He lost about $40 million in the 1930s, said University of Wyoming agricultural research librarian David Kruger. Kruger is writing a book about Penney's life and agricultural interests.

Penney's retail empire had expanded exponentially in the 1920s, Kruger said, from three stores in 1907 to 175 stores in 1917 and 500 stores in 1925. By 1929, the year the stock market crashed with force in late October, Penney owned 1,400 stores across the U.S.

"In the 20s, how could you see that it was ever going to end?" Kruger said.

Penney struggled with depression during that time, Kruger said, and never fully recovered to where his fortune had been before the crash. He bought back his shares in the company, which banks had essentially repurposed after the crash, and when he died in 1971, his estate was worth about $25 million.

Penney never disconnected from Wyoming even after leaving after just a decade in the state. He kept up a subscription to the editors at the Kemmerer Gazette, according to Kruger, and came back to Wyoming on an almost yearly basis from the late 1930s until 1962, when he made his last trip to Wyoming.

One trip, made in late 1933, was especially poignant for Penney, Kruger said. Penney's corporate partners wanted him to personally open a franchise in San Francisco, Calif., but Penney was struggling personally and financially from the shock of the stock market's crash just a few years before.

Penney agreed to open the store, but only on condition that he could tour his original stores in Wyoming first.

"He needed that trip back through Wyoming," Kruger said. "[It] gave him perspective when he was struggling with the problems that he had during the Depression."

Penney's legacy today

Leslie Corbridge is store supervisor at the flagship J.C. Penney store in Kemmerer, where, locals say, tourists still stop to gawk at the humble beginnings of the nation's first transcontinental retailer.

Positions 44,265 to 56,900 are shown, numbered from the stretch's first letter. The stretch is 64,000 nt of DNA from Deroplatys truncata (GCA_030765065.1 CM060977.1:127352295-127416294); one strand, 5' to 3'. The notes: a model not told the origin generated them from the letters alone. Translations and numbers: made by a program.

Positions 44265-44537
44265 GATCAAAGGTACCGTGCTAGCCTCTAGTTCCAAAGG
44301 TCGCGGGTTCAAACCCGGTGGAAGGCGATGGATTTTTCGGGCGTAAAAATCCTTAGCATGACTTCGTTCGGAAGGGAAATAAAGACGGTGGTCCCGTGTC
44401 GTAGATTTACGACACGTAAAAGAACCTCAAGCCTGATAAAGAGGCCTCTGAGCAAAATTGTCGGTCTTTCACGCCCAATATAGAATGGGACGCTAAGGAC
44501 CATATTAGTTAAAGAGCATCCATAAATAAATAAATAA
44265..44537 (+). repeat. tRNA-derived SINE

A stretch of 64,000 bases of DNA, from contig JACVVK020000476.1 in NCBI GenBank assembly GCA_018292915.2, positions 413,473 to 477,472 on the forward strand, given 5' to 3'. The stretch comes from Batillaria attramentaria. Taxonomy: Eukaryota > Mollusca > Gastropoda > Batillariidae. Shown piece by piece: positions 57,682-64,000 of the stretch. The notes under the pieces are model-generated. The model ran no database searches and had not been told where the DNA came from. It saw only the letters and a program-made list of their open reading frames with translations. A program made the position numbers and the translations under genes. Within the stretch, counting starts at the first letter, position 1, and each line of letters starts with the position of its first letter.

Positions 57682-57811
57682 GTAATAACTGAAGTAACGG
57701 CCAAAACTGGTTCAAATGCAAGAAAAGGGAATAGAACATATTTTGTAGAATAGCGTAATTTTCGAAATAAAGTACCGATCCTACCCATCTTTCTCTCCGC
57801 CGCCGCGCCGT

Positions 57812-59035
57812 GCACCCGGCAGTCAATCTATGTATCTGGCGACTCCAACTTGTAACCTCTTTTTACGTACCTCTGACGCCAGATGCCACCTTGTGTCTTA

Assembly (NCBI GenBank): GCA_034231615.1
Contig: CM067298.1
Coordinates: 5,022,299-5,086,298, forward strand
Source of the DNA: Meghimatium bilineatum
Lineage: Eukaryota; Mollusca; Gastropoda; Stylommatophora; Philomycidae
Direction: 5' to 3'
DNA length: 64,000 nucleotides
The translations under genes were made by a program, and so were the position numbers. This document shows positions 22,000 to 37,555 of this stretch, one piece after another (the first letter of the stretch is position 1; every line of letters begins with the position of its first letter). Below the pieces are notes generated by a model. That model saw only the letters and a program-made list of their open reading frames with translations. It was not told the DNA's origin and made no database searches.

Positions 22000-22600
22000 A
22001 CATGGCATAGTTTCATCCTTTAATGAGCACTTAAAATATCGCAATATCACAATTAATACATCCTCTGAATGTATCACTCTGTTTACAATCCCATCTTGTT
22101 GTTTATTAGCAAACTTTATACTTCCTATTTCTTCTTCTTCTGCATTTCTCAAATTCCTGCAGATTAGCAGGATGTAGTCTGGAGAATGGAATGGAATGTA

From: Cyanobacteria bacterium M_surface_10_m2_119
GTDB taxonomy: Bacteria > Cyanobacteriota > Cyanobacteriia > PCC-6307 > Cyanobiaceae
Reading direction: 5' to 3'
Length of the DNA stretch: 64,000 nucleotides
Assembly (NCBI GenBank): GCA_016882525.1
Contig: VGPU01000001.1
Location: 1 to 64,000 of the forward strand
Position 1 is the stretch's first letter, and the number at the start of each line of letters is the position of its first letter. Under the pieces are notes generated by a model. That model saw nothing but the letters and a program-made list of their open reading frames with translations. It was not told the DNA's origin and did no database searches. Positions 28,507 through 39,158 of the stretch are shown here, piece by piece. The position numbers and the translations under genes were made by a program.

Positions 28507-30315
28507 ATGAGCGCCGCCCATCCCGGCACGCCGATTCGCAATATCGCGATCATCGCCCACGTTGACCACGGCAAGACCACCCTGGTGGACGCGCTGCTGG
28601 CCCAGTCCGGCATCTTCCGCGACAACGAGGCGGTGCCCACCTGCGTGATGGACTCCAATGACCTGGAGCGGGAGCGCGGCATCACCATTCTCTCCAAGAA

"We get a lot of out-of-town people that are shopping because they are driving by on the road, and they see the sign of the first J.C. Penney store so they stop," Corbridge said. "People just can't believe he started here."

The business has had its bad years, she said, but it's still up and going.

"It depends on what's going on around the community, if the Jonah Field is up and going, if we're really busy," Corbridge said, referring to the Jonah natural gas field in western Wyoming, where Encana Corp. has drilled for natural gas since 1999.

By the time Penney died at age 95 in 1971, his company had grown to 1,660 stores in North America. Penney never sold his house in Kemmerer, Kruger said. He owned it until it was listed on the register of National Historic Places after his death.

The now Texas-based J.C. Penney Company still made Fortune's 500 list in 2013, though it posted a $985 million loss last year and a nearly 25 percent drop in revenues since 2011, according to Fortune's May 2013 rankings.

But the company's $13 billion in revenues in 2013 were exponentially greater than Penney's first year in business, when year-end sales did not quite reach $29,000.

That was enough to turn Penney and his partners an $8,000 profit, however, and prove the Wyoming mine-town store a success.